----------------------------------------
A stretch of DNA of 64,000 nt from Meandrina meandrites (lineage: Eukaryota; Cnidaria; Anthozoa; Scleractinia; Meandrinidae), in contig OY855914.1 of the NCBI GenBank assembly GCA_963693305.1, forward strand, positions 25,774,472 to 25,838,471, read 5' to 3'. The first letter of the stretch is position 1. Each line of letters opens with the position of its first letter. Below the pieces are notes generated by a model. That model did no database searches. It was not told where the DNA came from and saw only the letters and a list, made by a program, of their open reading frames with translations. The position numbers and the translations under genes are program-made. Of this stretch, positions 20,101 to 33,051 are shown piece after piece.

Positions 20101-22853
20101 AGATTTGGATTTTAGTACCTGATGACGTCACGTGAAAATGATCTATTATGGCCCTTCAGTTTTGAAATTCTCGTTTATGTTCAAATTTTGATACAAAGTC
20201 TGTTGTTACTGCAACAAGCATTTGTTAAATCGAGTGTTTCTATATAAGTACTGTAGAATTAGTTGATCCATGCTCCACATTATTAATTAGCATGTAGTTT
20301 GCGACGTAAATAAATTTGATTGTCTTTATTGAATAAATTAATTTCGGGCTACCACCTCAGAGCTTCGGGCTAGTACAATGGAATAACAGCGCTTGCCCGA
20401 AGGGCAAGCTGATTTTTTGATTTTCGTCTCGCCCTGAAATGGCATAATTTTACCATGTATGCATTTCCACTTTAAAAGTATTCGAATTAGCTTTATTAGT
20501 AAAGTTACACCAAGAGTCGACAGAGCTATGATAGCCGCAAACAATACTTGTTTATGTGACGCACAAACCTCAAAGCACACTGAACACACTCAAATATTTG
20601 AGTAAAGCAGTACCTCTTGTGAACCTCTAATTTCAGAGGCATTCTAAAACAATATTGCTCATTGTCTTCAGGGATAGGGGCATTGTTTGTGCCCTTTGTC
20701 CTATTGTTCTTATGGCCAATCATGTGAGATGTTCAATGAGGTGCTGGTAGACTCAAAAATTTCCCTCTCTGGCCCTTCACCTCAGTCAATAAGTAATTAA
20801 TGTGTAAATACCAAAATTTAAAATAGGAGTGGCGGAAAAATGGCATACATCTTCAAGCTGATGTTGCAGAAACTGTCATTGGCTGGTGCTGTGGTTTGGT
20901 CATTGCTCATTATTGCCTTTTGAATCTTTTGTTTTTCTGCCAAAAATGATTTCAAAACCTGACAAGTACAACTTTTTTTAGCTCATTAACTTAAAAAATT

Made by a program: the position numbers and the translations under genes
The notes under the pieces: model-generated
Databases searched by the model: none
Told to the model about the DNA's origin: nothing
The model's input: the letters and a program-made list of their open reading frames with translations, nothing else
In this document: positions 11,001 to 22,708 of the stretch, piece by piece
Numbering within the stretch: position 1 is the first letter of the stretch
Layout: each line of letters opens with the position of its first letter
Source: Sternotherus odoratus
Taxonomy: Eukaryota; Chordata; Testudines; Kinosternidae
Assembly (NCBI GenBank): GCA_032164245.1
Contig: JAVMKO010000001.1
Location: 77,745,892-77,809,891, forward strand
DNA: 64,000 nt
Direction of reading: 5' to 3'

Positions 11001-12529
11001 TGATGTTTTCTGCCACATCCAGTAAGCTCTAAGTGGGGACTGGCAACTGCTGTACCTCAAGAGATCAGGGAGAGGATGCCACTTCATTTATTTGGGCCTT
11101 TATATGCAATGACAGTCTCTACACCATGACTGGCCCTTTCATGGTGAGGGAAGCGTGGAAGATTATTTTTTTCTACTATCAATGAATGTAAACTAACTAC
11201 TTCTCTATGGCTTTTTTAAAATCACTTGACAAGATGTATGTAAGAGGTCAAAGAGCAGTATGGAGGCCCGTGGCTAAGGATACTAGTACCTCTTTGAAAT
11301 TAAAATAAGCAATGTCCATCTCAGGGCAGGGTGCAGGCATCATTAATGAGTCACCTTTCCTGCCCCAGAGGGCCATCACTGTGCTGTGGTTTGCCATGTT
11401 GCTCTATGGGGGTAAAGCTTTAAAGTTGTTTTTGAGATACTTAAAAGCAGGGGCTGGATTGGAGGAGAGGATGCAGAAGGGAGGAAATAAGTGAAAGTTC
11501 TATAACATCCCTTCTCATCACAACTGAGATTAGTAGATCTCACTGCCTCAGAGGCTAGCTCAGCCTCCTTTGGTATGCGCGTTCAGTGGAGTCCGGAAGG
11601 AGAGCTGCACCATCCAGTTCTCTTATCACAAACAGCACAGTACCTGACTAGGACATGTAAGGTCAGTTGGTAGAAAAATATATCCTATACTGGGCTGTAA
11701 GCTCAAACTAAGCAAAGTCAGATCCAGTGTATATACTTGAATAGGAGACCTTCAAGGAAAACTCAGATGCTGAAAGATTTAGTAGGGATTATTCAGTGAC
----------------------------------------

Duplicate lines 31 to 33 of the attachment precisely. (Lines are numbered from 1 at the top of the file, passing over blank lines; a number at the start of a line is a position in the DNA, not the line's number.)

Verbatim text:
11301 TAAAATAAGCAATGTCCATCTCAGGGCAGGGTGCAGGCATCATTAATGAGTCACCTTTCCTGCCCCAGAGGGCCATCACTGTGCTGTGGTTTGCCATGTT
11401 GCTCTATGGGGGTAAAGCTTTAAAGTTGTTTTTGAGATACTTAAAAGCAGGGGCTGGATTGGAGGAGAGGATGCAGAAGGGAGGAAATAAGTGAAAGTTC
11501 TATAACATCCCTTCTCATCACAACTGAGATTAGTAGATCTCACTGCCTCAGAGGCTAGCTCAGCCTCCTTTGGTATGCGCGTTCAGTGGAGTCCGGAAGG